Hi-Rez Studios' Todd Harris on why its debut mobile eSports game is Jetpack Fighter not Smite

Mobile eSports are inevitable

Hi-Rez Studios' Todd Harris on why its debut mobile eSports game is Jetpack Fighter not Smite

Hi-Rez Games, the US developer behind leading MOBA eSport Smite, has attracted our attention after the global launch of Jetpack Fighter on the App Store.

The firm's debut mobile release, it's a fast-paced auto-runner with a competitive edge and - most crucially - eSports ambitions.

As such, we reached out to Hi-Rez COO Todd Harris to discuss Jetpack Fighter, the struggles faced by mobile MOBAs, and the future of eSports on mobile. Having seen titles such as Vainglory struggle for App Store traction in 2015, we began using the term Curse of MOBA. Is this the same reason you steered clear of the MOBA genre for your first foray into mobile, and do you think MOBAs have a future on mobile devices?

Todd Harris: I think all game genres will yield some winners on mobile.

But MOBA on mobile is particularly challenging due to current MOBA user expectations from other platforms around a longer session time, synchronous PvP with user frustration if teammates drop connection, and limitation in controls and precision compared to non-mobile platforms.

Hi-Rez Studios already has a very successful action MOBA with Smite. And Smite works well on both PC and console.

But we didn't think our particular Smite MOBA would translate well to mobile due primarily to the input controls and also required session length.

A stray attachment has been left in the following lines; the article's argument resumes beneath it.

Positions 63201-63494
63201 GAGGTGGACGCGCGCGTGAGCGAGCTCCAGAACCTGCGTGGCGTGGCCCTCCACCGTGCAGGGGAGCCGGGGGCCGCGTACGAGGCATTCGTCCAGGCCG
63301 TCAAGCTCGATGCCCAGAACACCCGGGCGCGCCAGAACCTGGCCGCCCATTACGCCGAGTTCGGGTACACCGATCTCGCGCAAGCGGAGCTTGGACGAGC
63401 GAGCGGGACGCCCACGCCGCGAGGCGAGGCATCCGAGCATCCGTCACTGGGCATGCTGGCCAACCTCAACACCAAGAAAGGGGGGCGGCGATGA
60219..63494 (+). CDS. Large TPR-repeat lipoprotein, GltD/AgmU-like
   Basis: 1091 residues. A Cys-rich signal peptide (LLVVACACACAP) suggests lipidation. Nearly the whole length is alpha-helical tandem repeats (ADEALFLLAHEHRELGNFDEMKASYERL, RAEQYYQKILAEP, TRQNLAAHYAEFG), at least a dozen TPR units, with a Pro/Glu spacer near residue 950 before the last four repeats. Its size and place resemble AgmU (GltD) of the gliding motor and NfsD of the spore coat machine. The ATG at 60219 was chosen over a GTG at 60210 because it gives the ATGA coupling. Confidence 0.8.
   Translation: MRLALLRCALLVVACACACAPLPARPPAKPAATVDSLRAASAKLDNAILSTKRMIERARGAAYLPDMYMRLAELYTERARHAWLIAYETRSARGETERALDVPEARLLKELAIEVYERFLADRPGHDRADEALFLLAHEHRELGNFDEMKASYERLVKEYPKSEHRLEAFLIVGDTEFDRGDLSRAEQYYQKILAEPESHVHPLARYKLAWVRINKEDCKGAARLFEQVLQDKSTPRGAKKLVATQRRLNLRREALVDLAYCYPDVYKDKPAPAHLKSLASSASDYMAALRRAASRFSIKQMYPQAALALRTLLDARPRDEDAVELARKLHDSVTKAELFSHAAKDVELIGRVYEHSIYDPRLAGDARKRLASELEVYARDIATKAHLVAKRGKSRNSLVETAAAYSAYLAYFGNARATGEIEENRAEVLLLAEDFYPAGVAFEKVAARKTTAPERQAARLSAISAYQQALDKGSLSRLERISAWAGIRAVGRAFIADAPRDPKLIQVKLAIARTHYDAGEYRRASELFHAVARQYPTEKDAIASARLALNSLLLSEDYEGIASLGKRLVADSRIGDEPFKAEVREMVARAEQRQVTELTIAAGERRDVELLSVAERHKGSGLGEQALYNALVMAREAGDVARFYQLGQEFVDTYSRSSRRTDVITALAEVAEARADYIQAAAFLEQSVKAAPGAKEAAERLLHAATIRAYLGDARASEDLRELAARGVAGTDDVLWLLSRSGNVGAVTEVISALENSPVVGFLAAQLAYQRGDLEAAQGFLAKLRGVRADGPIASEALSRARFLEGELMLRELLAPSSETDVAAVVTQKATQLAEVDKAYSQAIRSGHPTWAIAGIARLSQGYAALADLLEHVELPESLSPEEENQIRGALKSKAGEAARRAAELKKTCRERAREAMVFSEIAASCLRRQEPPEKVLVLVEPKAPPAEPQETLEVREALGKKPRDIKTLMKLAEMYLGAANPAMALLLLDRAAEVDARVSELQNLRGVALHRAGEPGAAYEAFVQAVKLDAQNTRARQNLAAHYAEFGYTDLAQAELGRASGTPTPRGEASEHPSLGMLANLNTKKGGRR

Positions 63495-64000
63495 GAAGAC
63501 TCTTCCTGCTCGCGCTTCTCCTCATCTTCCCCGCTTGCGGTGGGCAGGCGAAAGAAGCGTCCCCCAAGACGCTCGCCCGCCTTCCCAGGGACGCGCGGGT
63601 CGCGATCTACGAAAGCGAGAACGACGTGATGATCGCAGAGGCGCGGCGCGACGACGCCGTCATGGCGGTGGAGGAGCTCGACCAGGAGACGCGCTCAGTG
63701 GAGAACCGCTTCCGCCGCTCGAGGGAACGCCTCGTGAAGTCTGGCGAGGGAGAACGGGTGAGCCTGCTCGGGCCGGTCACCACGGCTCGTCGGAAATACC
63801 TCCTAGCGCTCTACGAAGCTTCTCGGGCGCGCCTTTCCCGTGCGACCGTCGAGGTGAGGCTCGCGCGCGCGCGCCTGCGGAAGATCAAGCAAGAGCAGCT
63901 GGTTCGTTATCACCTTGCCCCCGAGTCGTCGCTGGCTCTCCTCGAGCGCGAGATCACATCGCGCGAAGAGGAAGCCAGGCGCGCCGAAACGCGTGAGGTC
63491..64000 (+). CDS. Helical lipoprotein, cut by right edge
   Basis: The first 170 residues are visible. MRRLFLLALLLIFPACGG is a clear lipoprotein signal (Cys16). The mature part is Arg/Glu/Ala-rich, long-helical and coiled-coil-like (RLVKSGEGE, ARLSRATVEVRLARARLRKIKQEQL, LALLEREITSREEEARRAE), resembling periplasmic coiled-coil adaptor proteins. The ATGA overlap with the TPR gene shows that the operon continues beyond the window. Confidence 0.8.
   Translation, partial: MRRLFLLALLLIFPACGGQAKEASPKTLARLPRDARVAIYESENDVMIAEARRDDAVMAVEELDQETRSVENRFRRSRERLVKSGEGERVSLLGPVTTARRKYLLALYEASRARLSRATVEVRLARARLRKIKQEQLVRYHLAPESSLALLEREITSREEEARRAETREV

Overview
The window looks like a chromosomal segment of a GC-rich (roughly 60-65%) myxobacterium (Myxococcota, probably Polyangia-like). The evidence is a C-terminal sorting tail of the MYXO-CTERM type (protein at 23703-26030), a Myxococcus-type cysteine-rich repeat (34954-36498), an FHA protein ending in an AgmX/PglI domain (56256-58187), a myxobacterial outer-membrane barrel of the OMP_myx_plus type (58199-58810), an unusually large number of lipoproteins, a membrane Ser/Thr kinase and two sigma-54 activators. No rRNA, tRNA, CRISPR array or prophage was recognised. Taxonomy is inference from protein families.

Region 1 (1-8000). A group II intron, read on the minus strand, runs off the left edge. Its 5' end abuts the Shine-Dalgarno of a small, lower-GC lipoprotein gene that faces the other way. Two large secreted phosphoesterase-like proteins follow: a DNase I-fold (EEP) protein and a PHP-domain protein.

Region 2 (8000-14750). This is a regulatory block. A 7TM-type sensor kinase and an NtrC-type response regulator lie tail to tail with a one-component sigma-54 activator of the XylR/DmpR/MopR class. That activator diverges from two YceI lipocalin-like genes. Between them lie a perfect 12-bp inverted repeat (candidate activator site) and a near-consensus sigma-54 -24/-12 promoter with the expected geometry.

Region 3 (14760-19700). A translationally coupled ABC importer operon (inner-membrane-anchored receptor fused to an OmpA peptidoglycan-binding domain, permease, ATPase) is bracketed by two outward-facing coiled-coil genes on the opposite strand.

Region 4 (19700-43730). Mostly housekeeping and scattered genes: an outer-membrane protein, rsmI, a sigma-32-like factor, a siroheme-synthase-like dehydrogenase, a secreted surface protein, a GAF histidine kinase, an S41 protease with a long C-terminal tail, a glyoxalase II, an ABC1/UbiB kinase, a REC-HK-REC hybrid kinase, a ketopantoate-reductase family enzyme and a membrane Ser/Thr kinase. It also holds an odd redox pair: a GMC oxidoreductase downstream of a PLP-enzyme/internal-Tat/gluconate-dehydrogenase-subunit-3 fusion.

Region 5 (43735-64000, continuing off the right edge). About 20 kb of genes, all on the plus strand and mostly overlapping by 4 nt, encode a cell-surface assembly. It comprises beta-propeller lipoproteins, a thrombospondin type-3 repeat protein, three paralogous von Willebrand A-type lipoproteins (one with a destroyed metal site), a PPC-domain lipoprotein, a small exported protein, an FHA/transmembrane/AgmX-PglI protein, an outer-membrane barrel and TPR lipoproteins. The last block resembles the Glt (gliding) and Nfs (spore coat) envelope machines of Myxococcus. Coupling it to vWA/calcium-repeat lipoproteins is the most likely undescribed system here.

Smite MOBA wouldn't translate well to mobile, due primarily to controls and session length.
Todd Harris

The game genre should ideally be designed around the strengths of the platform instead of fighting against it. So for our first mobile title we developed a brand new IP designed around the strengths of mobile.

You've spoken about wanting to establish Jetpack Fighter as a mobile eSport, which is so far relatively uncharted territory. Are you able to share in a little more detail your plans for doing so?

As always our first goal is to build a game that is fun and competitive. It is the community and market that will ultimately decide whether Jetpack Fighter can be an eSport.

However I do believe that eSports are a lot broader than just MOBA. Way before MOBAs there were individuals competing in the local arcade on a quest for high score, to be the very top of that leaderboard. And crowds of people would gather to watch high skilled players on that quest.

That 80s-style arcade culture is a lot of the inspiration behind the game design and eSports aspirations of Jetpack Fighter.

There is also inspiration from 80s platformers and the idea of speed-running for best time and a perfect run.

Having an enormous existing community of Smite players must put you in good stead for building a community around new projects. There's already been some cross-promotion between Smite and Jetpack Fighter at launch, but will this be a key strategy for you going forward?

Yes. We owe our success to the large and growing Smite community.

Just this past weekend that community came together for the $1 million Smite World Championship and that event felt like the perfect time to launch Jetpack Fighter.